Thursday, December 17, 2009

FirstGear TPG Ranier Motorcycle Jacket

Now that winter is actually settling in, I am really enjoying my new FirstGear TPG Ranier jacket. Apparently, this is an outgoing model because they are on sale at both Cycle Gear ($180) and ($149) – MSRP was $400!

This jacket is stout – it weighs almost 6 pounds with the liner and armor in. The outside layer is heavy nylon, with Kevlar reinforcing at the shoulders and elbows. The nylon full-sleeve liner is removable, and can actually serve as a separate windbreaker. The front closure is a stout two-way zipper (so you can unzip the bottom parially for more freedom of movement) plus a snapped storm flap with rain gutter. It keeps the wind out quite well.

There are plenty of pockets, including four waterproof ones on the front: two large ones with inner and outer compartments below, a smaller one above on one side and a cell phone pocket on the other side. The cell phone pocket includes a clever strap with which you can lift your phone out without having to dig down into the narrow pocket. There are other pockets on the arms, inside the liner, inside the outer shell and a large pouch on the back. The front left inner pocket even has a grommeted opening in the inside at the bottom so you can route your MP3 player headphone cord with the zipper fully closed.

The fit is adjustable, with zippered gussets at the waist and cuffs The cuffs also have a velcro strap for additional trimming. This makes it easy to fit the sleeves inside your glove gauntlets. There are two waist adjustment straps and a stretch cord adjuster around the bottom edge. The jacket fits my fairly narrow build very nicely, with a couple of layers of shirts and sweaters under it.

The neck is covered with a comfortable fleece lining, and has a small flap that protects your neck from the zipper. There is a velcro closure on the neck band. A very nice touch is a nylon rain hood that fits under your helmet and stores into the collar when not needed. This should do a good job of keeping water from dripping down your neck.

Knox CE-approved armor (good stuff) is included at the elbows and shoulders. There is a thin foam back pad, which can be replaced with a more substantial one (not included). There are strips of reflective material on the back, arms and front of the shoulders.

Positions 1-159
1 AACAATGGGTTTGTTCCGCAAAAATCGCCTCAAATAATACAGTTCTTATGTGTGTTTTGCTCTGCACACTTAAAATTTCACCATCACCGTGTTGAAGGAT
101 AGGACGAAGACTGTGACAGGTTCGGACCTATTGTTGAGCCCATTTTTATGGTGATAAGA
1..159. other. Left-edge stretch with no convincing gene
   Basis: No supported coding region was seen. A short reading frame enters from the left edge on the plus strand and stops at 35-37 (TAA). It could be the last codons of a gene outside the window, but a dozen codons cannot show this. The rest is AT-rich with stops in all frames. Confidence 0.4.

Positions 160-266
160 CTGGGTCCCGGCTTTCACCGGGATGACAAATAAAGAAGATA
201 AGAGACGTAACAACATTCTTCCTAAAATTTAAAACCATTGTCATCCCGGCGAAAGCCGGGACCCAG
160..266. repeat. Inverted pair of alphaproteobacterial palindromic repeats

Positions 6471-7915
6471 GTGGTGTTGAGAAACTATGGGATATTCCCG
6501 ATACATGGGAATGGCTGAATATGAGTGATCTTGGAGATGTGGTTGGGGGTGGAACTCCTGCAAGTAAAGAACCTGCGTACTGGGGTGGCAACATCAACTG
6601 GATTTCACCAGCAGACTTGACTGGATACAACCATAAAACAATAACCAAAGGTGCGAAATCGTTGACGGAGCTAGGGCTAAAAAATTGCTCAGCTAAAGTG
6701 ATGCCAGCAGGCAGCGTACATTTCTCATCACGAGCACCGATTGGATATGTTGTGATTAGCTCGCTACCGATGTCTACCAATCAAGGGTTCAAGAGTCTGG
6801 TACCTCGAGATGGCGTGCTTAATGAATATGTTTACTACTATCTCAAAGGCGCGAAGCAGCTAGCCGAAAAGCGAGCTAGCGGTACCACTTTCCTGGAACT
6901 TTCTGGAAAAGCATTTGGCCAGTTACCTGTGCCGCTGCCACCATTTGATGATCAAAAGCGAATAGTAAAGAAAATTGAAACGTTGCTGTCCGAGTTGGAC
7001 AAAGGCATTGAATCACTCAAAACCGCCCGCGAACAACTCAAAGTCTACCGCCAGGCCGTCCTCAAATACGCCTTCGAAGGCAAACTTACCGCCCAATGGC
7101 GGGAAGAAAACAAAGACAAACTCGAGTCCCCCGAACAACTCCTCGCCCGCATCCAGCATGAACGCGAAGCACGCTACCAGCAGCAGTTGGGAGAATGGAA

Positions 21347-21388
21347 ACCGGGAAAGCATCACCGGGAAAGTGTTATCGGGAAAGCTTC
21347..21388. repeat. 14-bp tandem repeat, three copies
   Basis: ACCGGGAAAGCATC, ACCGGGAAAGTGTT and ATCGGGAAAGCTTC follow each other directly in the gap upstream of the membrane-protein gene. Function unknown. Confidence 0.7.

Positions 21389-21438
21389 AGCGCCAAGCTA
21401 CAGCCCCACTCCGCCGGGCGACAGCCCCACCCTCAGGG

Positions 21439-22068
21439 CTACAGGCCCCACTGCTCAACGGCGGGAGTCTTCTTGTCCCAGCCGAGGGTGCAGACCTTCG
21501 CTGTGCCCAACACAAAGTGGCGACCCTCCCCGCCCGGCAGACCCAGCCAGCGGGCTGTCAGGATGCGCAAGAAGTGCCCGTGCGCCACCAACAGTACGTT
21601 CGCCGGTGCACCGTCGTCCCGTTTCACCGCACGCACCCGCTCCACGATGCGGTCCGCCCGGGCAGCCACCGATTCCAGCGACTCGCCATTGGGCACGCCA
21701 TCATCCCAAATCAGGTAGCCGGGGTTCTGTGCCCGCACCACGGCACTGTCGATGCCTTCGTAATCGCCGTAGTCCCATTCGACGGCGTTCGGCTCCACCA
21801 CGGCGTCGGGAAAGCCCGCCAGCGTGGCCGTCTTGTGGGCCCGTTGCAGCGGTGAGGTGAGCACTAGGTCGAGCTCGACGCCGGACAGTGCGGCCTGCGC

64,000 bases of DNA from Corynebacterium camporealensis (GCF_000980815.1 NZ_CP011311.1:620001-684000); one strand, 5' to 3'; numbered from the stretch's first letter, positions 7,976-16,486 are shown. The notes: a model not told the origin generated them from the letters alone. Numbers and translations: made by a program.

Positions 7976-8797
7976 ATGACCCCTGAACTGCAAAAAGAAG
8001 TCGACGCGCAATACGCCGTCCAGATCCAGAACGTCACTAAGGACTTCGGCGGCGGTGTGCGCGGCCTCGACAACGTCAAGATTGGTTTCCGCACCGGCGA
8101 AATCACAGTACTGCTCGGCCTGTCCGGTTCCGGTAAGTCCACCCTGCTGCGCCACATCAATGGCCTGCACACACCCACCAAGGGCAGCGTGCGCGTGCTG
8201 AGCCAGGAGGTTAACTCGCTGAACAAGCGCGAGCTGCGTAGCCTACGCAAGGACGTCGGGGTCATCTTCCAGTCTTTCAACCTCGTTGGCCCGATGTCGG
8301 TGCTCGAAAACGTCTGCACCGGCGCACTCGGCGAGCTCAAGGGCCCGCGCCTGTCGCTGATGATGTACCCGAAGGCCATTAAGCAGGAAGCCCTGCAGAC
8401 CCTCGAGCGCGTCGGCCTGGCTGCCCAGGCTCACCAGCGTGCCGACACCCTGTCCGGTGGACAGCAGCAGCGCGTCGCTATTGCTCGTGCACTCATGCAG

While I have not yet tested this jacket in a full monsoon, I can verify that it is truly waterproof while riding in a moderate rain, for about 45 minutes. In addition, I find that my cold-natured body stays comfortable down to freezing temperature, with the afore-mentioned extra layers under the jacket. (My fingers, on the other hand, are another matter...!) {Pun intended :}

There are large zippered vents on the front and rear of the shoulders, which should help with ventilation in warmer temperatures. Nonethless, I don’t see this as a warm-weather jacket, because it is so substantial.

If the cold days are causing you to miss some riding, I recommend this jacket as a good cure.

Tuesday, December 15, 2009

TomTom XL330S Disassembly

I don't recommend for anyone to do this.

I decided to disassemble my XL330S, because I want to add an eyebolt to the case so I can tether it to my motorcycle.

I used a knife to pry the bottom edge of the gray plastic case downward, which allowed the silver bezel lower edge to be popped up a little. This frees the tabs on the bottom of the bezel.
Then the bezel can be slid downward, to release the tabs on the sides and top.
I removed 4 phillips head screws.
Then I popped up the metal frame that holds the display assembly (it appears also to be part of the antenna). The grey rubber bushing stays behind on the display. It clips under two plastic tabs at the top.
Once the metal frame was out, I worked the display out.
The display is connected to the main board with a flexible conductor strip. The connector on the main board is latched by the light gray bracket. Here, it is in locked position, against the black connector body.
Here, the light gray locking bar has been slid away from the connector body (which looks almost gold in this photo, because of the reflection.) I used a small flat blade screwdriver to work each end loose.
The conductor strip is stuck down with double-sided tape. I was able to pull it up without kinking it too badly. Once the conductor strip is loose, it slides right out of the connector.
I removed three phillips head screws which were in the holes that look like donuts. Two on top, one near the bottom.
I popped the main board out, starting at the bottom. There is a locating pin near the USB connector that needed to be worked loose. Then I pulled the speaker and battery cables from their connectors on the main board.
There's the battery - it appears to be glued quite firmly in place.
Here's the front of the main board.
Here's the back of the main board.

So, here's the screw to hold the external clip I added. I used an 8-32 panhead stainless steel machine screw.And here's the external clip. I used a stainless lock nut and a washer on each side.
It's all back together... and it still works!